Society of Women Engineers Announces Leadership Transition

January 3, 2014. The Society of Women Engineers announced it is beginning the new year by welcoming its new executive director and CEO. Karen Horting, the former deputy executive director of SWE, on January 1 filled the position held by Betty Shanahan.

“Karen’s leadership and nearly 10 years of experience at SWE will provide a seamless transition for our growing staff and worldwide membership,” said Stacey DelVecchio, SWE’s president. “Coupled with Betty remaining onboard in an advisory role in the coming months, we look forward to a smooth transition.”

Horting joined SWE nine years ago and has transformed the organization through her many contributions. She has been tasked with overseeing all aspects of fund development for the global organization, building the Corporate Partnership Council into a thriving panel of more than 70 influential organizations within the industry. Horting was also instrumental in molding much of the society’s portfolio of offerings for those in the engineering industry, including professional development, K-12 outreach, the SWE Annual Conference, and SWE’s international expansion.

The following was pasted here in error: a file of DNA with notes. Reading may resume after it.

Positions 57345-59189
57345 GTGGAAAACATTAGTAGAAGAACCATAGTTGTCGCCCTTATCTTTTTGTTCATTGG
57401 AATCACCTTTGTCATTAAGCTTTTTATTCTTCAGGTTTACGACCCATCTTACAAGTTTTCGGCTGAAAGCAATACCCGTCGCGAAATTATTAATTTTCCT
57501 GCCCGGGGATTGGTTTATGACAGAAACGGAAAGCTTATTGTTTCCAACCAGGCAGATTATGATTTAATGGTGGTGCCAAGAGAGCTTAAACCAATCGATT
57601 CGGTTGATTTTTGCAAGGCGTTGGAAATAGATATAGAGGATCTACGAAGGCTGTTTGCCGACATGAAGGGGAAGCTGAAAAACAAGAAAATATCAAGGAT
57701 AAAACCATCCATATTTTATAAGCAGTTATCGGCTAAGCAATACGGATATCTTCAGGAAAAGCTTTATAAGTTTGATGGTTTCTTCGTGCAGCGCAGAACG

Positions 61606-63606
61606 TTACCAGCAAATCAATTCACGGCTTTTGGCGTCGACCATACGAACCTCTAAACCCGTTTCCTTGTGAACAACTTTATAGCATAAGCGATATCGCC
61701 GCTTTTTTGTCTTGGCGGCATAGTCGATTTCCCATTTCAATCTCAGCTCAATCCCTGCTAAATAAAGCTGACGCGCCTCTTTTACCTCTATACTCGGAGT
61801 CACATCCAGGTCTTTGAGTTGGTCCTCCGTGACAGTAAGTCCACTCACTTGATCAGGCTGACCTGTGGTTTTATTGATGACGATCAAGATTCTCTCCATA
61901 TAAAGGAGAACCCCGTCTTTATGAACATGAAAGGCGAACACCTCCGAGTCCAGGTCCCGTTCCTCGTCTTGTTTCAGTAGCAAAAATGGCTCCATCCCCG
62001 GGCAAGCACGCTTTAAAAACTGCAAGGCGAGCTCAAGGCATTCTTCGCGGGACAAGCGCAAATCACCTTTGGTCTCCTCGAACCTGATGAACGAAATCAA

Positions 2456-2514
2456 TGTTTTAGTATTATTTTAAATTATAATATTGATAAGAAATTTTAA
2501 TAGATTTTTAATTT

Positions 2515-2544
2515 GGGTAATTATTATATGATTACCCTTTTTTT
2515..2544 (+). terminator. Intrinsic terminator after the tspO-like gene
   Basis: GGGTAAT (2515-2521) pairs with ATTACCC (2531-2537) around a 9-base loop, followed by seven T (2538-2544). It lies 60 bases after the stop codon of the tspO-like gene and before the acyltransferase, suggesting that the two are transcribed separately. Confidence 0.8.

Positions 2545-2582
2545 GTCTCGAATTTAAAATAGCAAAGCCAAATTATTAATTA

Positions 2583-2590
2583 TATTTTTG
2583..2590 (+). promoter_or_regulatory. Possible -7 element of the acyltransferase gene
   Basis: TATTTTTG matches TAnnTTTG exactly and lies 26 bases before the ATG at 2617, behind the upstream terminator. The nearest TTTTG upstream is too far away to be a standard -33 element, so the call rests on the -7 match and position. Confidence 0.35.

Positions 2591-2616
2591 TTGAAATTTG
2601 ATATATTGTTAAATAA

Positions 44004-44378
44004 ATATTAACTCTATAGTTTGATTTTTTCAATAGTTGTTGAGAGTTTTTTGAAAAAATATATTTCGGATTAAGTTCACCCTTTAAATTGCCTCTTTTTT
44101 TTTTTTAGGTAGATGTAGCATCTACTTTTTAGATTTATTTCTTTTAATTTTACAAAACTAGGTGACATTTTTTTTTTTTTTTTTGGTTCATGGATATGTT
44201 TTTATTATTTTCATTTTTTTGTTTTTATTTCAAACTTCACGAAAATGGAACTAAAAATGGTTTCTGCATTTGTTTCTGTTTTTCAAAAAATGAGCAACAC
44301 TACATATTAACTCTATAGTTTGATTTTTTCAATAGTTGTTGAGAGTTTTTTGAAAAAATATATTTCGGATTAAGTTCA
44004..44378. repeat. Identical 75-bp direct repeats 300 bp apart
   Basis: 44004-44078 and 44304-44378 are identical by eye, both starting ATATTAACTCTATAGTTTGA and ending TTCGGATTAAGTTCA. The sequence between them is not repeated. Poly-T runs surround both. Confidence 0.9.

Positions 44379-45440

In addition to her contributions to SWE, Horting brings more than 20 years of experience in sales, marketing, and fund development. Prior to joining SWE, she served as the director of strategic planning at New York Academy of Sciences where she oversaw development activities and long-range organizational planning. Her experience also includes time at the American Association for the Advancement of Science (AAAS). There, she managed both marketing and fund development on a global level for Science’s Next Wave, a ground-breaking career development website for graduate students and postdocs in science, math, and technology. Her previous experience also includes more than 10 years in the paint and coatings industry in a variety of technical-service and marketing functions.

Horting holds a bachelor of science in biology from Northern Illinois University and an MBA from Johns Hopkins University. Additionally, she earned a Certified Association Executive (CAE) credential from the CAE Commission of the American Society of Association Executives (ASAE).

“While we’re saddened to bid Betty farewell, she is leaving SWE in a position for global growth and in the hands of a seasoned professional,” DelVecchio said. “The future for women engineers and our organization is very bright indeed.”

The Society of Women Engineers (SWE), founded in 1950, is a not-for-profit educational and service organization. SWE works to establish engineering as a highly desirable career aspiration for women. SWE empowers women to succeed and advance in those aspirations and receive the recognition and credit for their life-changing contributions and achievements as engineers and leaders.

www.swe.org

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